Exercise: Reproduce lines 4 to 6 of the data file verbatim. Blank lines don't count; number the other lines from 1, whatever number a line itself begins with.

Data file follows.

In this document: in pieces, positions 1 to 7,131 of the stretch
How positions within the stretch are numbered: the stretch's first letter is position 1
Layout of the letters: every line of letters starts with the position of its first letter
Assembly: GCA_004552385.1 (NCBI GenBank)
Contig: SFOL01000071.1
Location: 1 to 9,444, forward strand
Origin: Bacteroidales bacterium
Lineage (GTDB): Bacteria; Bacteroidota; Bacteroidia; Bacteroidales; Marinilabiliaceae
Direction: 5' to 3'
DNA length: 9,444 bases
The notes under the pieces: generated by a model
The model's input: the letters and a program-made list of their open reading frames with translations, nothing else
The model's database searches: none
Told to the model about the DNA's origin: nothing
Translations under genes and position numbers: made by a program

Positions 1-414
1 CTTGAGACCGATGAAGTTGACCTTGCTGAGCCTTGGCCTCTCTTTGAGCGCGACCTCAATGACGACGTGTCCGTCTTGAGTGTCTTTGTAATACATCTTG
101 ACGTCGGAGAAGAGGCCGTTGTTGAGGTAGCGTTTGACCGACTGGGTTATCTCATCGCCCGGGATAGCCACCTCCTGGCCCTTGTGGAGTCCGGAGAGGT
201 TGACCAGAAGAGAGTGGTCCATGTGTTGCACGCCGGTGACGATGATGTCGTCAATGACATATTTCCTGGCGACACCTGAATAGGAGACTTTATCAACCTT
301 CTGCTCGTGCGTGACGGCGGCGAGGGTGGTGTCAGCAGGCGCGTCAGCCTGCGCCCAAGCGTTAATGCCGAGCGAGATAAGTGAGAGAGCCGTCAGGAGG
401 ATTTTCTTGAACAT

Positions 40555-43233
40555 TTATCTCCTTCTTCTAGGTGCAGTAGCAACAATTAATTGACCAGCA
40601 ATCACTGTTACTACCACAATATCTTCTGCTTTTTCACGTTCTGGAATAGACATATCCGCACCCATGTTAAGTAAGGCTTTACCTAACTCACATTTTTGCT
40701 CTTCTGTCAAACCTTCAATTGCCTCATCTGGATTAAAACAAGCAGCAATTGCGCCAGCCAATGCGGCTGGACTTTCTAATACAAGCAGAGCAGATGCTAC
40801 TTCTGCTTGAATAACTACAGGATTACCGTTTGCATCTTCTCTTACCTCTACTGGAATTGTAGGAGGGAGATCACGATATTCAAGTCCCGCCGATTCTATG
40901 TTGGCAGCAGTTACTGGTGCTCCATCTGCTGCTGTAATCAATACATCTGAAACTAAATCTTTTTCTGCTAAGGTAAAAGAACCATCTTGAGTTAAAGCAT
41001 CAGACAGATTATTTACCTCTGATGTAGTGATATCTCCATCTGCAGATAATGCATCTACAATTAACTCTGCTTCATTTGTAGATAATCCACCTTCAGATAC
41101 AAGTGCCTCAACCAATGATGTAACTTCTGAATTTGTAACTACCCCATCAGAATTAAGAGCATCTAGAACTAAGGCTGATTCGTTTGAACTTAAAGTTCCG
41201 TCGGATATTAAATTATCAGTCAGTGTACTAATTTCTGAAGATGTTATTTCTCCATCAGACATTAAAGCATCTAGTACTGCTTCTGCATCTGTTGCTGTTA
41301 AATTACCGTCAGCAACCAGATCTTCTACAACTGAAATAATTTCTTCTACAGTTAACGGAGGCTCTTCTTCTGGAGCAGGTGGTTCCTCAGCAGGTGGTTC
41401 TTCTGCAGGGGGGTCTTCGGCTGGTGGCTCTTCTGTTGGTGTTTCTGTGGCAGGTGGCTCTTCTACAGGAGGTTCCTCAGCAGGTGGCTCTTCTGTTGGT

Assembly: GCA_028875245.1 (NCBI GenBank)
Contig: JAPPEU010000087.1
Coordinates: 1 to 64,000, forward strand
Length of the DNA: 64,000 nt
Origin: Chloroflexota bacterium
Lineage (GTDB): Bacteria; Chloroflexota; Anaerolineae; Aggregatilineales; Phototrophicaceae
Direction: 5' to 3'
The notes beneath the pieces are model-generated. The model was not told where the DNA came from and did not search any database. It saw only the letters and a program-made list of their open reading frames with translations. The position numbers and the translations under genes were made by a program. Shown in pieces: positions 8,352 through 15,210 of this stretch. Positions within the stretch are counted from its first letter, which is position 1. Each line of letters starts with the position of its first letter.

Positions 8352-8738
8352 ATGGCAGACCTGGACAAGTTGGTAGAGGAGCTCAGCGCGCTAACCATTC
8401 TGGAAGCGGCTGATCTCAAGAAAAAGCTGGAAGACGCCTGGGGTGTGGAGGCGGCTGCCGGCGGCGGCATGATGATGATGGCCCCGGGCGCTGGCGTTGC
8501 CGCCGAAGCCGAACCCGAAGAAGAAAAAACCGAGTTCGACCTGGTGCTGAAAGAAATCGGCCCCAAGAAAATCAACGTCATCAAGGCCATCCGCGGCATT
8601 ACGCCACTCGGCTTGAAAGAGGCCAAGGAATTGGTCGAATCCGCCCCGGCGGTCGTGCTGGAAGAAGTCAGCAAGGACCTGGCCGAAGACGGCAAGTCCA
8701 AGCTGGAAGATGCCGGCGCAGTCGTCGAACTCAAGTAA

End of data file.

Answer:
Assembly: GCA_004552385.1 (NCBI GenBank)
Contig: SFOL01000071.1
Location: 1 to 9,444, forward strand